Archive | Year 11 Standard English RSS feed for this section

Exciting new pairings!

23 Oct

My list of suggested textual pairings now includes over 140 options!

I have tried to incorporate texts that schools may have already, pairing them with new options to renew student and teacher interest.

I have also incorporated some texts that may not be classroom staples but, in my view, should be!

If you have any additional suggestions, or have tried some of these options in your classroom, please let me know!

Advertisements

Reading to Write

4 Sep

I have been spending a lot of time thinking about the new stage 6 English syllabus.  In particular, I have found myself unable to stop thinking about the new Year 11 unit ‘Reading to Write’.   In this unit students are offered opportunities to “undertake the intensive and close reading of quality texts,” using these to “develop the skills and knowledge necessary to appreciate, understand, analyse and evaluate how and why texts convey complex ideas, relationships, endeavours and scenarios” (Stage-6 Advanced English syllabus document).

Below are a selection of texts which I think could offer some interesting opportunities for engagement.  I will add to the list as I come up with more ideas.

‘Viceroy’s House’

11 Jun

I recently watched Viceroy’s House, a film about the transition of British India to independence.  The film was beautifully made, utilising the difficulties of a love between a Hindu (Jeet Kumar) and Muslim (Aalia Noor) to represent the divisions in a nation that will need to be partitioned in order to realise dreams of independence.

I think the film could be an interesting partner for a study of Shakespeare’s Romeo & Juliet.  This pairing would be a particularly useful way of exploring how the relationship between protagonists illuminates broader social tensions.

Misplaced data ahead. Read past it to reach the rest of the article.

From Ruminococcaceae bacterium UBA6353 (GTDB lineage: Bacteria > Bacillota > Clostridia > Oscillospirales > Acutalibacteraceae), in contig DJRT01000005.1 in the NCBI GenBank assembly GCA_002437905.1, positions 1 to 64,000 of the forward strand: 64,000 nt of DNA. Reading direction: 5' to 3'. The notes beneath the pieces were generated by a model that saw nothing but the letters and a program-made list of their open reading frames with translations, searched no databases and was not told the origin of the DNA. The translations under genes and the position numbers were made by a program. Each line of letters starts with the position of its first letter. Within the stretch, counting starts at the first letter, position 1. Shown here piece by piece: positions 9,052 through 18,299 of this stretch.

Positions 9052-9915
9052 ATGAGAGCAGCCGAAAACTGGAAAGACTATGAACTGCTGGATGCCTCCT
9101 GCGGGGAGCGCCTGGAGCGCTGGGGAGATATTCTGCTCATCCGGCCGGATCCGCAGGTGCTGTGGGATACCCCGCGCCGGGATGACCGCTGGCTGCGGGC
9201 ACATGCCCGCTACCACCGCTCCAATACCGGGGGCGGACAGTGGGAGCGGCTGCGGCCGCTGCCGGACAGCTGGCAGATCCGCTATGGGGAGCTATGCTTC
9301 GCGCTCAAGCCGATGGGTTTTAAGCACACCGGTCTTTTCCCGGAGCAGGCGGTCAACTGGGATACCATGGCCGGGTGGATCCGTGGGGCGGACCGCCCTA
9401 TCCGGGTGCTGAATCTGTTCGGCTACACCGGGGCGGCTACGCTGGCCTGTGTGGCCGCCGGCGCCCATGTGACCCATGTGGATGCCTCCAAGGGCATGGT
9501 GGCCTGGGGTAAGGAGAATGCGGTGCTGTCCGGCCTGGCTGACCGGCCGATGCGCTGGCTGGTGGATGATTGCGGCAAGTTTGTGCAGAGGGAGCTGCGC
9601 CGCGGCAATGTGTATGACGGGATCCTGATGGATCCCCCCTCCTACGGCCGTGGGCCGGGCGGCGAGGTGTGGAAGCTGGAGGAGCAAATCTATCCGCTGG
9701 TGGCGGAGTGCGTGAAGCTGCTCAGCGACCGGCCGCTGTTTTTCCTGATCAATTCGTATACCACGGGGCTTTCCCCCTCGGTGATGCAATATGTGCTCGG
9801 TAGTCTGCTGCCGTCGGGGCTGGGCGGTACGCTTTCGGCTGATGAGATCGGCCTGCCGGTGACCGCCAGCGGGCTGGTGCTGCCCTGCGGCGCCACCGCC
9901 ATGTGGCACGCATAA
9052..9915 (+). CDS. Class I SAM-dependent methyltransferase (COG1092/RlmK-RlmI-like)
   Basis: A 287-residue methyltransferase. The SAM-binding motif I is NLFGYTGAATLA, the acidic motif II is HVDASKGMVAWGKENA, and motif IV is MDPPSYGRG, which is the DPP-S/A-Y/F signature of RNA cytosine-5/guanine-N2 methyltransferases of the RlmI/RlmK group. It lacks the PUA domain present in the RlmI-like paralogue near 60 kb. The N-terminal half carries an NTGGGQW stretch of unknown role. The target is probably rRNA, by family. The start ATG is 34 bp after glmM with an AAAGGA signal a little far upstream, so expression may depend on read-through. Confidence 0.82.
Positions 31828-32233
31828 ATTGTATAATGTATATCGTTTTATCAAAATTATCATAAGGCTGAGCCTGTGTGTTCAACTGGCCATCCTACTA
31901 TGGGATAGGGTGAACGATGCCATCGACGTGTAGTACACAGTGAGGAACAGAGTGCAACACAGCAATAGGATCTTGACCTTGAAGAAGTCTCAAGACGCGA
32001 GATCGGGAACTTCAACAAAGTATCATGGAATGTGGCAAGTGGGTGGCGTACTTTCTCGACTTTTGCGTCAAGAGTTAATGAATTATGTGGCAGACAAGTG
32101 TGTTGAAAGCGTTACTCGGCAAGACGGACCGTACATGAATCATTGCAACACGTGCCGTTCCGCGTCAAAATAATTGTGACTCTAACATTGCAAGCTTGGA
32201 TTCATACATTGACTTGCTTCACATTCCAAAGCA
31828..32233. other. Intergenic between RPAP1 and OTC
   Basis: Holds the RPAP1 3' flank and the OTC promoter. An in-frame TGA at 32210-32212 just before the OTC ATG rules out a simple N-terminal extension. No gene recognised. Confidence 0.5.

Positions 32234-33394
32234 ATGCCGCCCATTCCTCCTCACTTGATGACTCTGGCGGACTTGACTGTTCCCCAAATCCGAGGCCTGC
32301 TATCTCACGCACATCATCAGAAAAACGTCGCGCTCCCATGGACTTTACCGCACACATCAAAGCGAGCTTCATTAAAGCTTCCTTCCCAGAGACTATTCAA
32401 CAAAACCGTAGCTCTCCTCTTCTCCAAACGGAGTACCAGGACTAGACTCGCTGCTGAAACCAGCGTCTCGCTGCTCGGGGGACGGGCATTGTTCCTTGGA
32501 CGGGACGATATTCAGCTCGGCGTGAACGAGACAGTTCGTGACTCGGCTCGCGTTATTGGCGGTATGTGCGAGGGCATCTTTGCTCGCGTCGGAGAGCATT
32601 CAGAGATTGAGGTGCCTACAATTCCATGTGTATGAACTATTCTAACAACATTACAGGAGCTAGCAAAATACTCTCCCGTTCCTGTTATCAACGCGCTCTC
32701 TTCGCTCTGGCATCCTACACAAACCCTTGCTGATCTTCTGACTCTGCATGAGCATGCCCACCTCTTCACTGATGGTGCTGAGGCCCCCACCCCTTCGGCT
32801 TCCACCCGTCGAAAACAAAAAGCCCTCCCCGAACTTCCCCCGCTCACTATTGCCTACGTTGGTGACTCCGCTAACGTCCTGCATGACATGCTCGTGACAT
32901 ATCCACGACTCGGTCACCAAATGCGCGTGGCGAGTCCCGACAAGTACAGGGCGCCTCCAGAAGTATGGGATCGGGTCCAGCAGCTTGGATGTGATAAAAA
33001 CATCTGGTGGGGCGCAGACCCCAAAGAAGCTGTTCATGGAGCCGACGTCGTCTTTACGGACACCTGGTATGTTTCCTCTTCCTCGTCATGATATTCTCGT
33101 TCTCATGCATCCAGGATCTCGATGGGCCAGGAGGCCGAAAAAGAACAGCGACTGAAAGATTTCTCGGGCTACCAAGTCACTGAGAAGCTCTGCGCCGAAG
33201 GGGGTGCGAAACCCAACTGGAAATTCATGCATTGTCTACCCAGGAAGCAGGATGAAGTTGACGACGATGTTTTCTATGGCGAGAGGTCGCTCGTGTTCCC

It would also be a good related text for Year 11 AOS Journeys or Change.  In both instances, students would be able to analyse the experiences of characters and then connect this to journeys or change on a national scale.

‘The African Doctor’

25 Mar

I recently watched The African Doctor.  This film explores the experiences of a recently arrived family of Congolese descent as they seek to find their place in a rural village in France.

Although overly simplistic at times, the text engages with ideas of tolerance, acceptance, identity and communal action.  For these reasons, I think the text has the potential to engage students.

That said, I think I would be reluctant to study this text in isolation.  I think it would work best either as part of a comparative unit, or as a related text for AOS Journey or Discovery.

Pairs of text everywhere!

5 Mar

Recent updates mean that my list of paired texts now has over 100 options!

New additions include:

  • After the Storm (film)
  • A Monster Calls (novel)
  • A United Kingdom (film)
  • Boy (film)
  • Face (novel)
  • Lion (film)
  • Queen of Katwe (film)
  • Tanna (film)
  • The Boy Who Harnessed the Wind (film)
  • The Intouchables (film).

More Updates!

26 Jan

I am continuing updating some of the lists that I have posted previously.

I am pleased to report that I have now updated the Distinctive Voices related text list.  There are now over 30 examples of Distinctive Voices related texts.

I have also updated my Pairs of Texts post.  It now contains over 90 suggested text pairings for a range of different high school grades and contexts.

I would love to hear in the comments sections if any of these texts have worked for you or your students.  I would also love to hear if you have any additional suggestions for me to add to the lists.

Show rather than tell

26 Aug